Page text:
The V Girl by Mya Robarts
Publication Date: July 1, 2014
Genres: Dystopian, New Adult, Romance
Find it On: Goodreads / Amazon / iBooks / Kobo
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In post-apocalyptic North America, sexual slavery is legal. Lila Velez desperately wants to lose her virginity before the troops visit her town and take it away by force. She makes plans to seduce her only friend. Lila does not love him, but he is the only man who has shown her true affection, an affection she is willing to take as a substitute for love.
Lila’s coping mechanism to cope with her mother’s loss is her secret. A secret that will bring her closer to Aleksey Fürst, a foreign, broody man who she distrusts because of his links to the troops and his rough, yet irresistible appearance. He offers Lila an alternative to her plans, a possibility that terrifies her…and tempts her in spite of herself.
With threats looming at every turn and no way to escape, Lila fears that falling in love will only lead to more heartache. The consequences of laying down her arms for Aleksey and welcoming hope might destroy more than her heart. They might force her to face the worst of her nightmares becoming a reality. Is love possible in a world that has forgotten what the human touch is?
About the Author:
Mya Robarts is a bookaholic who regrets nothing.
She spent years trying to become a contemporary dance choreographer. Eventually she realized that she enjoyed writing her stories rather than dancing to them.
Robarts is obsessed with books that present damaged characters, swoon-worthy guys, controversial topics and happy endings.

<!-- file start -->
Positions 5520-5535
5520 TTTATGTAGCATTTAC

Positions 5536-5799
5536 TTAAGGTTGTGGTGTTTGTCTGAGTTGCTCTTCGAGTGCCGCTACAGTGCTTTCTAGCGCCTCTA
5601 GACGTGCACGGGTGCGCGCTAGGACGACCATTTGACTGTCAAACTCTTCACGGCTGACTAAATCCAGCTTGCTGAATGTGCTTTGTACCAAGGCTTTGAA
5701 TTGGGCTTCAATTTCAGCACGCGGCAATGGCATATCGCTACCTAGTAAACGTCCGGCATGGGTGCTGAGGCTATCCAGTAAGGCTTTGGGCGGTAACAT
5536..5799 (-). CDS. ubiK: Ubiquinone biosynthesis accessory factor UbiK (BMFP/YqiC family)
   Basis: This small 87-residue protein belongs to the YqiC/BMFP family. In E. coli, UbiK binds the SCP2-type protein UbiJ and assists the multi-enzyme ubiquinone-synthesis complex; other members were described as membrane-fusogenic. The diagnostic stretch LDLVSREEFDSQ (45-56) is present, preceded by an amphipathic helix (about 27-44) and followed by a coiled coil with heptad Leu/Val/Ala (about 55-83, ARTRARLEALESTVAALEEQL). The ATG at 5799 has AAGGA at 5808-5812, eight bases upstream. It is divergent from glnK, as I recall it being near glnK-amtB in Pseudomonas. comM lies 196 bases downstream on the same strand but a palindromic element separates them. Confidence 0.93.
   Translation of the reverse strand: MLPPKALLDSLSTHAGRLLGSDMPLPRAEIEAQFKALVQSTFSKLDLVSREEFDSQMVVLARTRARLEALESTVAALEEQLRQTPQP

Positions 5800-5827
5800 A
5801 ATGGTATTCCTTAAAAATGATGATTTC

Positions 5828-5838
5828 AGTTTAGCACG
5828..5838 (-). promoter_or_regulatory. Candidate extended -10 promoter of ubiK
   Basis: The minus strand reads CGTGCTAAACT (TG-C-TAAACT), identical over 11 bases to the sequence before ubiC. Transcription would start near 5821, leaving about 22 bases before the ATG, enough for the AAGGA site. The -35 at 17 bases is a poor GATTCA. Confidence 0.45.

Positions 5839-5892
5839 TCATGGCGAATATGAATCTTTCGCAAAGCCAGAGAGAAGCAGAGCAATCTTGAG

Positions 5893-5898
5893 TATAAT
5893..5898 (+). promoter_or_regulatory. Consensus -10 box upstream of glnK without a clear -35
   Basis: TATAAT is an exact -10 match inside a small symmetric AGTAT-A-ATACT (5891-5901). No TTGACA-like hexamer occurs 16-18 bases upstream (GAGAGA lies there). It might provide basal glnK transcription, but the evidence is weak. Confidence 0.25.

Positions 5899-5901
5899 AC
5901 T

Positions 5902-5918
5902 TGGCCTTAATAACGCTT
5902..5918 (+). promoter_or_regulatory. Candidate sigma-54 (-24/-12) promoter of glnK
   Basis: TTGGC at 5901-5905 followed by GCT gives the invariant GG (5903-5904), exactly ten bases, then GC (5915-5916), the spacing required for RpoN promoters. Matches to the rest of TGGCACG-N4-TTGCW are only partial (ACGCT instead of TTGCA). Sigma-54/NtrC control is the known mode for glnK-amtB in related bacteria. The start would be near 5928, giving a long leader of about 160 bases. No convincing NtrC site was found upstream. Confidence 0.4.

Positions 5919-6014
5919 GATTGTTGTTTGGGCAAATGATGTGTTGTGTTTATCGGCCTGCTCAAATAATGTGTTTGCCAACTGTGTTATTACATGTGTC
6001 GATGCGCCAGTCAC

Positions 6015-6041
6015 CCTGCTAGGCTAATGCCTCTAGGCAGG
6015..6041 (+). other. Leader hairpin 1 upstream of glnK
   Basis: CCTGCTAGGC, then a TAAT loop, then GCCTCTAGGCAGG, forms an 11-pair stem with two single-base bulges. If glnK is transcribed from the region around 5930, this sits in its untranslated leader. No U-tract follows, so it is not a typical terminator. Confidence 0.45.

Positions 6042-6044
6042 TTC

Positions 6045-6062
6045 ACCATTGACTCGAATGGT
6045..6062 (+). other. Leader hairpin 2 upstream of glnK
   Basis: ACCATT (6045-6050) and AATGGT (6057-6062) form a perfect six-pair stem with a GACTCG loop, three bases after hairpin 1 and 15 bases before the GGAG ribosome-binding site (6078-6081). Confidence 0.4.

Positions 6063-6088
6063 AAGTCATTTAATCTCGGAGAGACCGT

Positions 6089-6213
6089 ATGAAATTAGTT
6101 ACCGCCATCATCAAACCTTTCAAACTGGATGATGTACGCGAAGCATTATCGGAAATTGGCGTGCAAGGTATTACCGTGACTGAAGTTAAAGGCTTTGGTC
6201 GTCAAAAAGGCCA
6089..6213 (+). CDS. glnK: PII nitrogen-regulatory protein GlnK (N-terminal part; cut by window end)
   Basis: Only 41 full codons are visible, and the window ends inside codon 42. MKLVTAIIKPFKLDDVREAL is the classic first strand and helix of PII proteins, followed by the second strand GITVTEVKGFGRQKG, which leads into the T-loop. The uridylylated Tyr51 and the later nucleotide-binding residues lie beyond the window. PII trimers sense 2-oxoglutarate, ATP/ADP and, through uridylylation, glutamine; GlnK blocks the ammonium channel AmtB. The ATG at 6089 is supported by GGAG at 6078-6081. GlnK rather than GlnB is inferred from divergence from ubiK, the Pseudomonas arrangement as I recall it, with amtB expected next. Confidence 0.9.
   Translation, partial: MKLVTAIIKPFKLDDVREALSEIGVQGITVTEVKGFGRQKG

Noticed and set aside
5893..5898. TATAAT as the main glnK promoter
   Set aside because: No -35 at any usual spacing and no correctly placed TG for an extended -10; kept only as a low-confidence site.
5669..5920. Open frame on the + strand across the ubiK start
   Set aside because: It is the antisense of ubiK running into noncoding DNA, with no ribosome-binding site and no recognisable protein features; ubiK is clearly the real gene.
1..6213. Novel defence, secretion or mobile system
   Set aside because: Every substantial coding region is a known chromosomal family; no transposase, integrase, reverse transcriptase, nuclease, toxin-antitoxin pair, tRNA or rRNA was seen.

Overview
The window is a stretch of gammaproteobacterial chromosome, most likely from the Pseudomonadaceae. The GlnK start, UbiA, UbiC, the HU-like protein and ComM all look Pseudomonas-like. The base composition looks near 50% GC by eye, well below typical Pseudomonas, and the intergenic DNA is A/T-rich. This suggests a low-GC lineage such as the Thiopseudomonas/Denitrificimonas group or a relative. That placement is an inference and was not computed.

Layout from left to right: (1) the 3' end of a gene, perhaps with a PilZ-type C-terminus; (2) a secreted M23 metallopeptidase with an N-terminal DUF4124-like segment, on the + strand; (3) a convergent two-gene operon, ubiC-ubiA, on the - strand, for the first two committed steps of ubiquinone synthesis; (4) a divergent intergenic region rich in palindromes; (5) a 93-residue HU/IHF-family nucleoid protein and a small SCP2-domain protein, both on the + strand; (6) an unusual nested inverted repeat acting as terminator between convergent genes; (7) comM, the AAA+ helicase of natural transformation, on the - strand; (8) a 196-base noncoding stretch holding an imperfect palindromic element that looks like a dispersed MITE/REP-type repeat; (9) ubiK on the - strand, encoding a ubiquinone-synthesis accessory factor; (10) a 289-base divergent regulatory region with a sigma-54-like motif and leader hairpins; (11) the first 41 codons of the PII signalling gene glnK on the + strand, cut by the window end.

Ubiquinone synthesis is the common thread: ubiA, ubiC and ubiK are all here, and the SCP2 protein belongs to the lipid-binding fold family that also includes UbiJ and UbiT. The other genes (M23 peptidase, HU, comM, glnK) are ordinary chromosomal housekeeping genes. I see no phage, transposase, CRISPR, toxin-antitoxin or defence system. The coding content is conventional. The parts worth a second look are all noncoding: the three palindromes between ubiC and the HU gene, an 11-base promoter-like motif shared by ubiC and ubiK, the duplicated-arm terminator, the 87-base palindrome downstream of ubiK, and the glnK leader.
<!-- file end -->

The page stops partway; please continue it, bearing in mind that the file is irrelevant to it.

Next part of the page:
I'm going to level with you here: for the first 1/3 of the book, I was prepared to write this book a 2-star review.
The premise is extremely alienating. In Robart's dystopian world, rape is completely legal and has become the norm, such to the point that all girls of a certain age expect to be raped when soldiers come through town. The main character, Lila, therefor decides that she is going to lose her virginity to a man of her choice before it is forcibly taken away from her.
This decisions leads to the questionable first 1/3 of the book where literally all the narration talks about is sex, wanting to have sex, and how to go about having sex.
To be fair, this girl is a teenager, and maybe I'm just old enough to be removed from that mentality that it seems odd to me. Layer on that society literally does function around sex and sexuality, and the character isn't really in the wrong for her actions, it's just hard to get through as a reader.
Once Lila meets her dreamy man candy, though, everything picks up.
What brought this up to a four star review for me is how important Robart's treatment of rape, sexual assault, and bodily autonomy are handled. In a world dominated by rape-fantasy romances like Twilight and Fifty Shades, a dark and brooding man who says things like "may I do this?" "do you want this?" "do you enjoy this" and "we'll only do this when you're comfortable" is such an important thing to be romanticizing. And this book does read like a romance, not just a high school sex ed how-to of consent.
As someone with deep personal investment in this issue, I found Lila and Aleksey's romance to really strike a chord in me. But it's not only what I like to call "Tumblr Feminism" preachy--it has a full dystopian story line to it, which I think simultaneously makes the story more accessible to people who have not been close to sexual assault in their lives, and at the same time makes it easier for someone who has to make it through the work.
Well done, Ms. Robarts. This is the kind of YA/New Adult romance that we need to start seeing.
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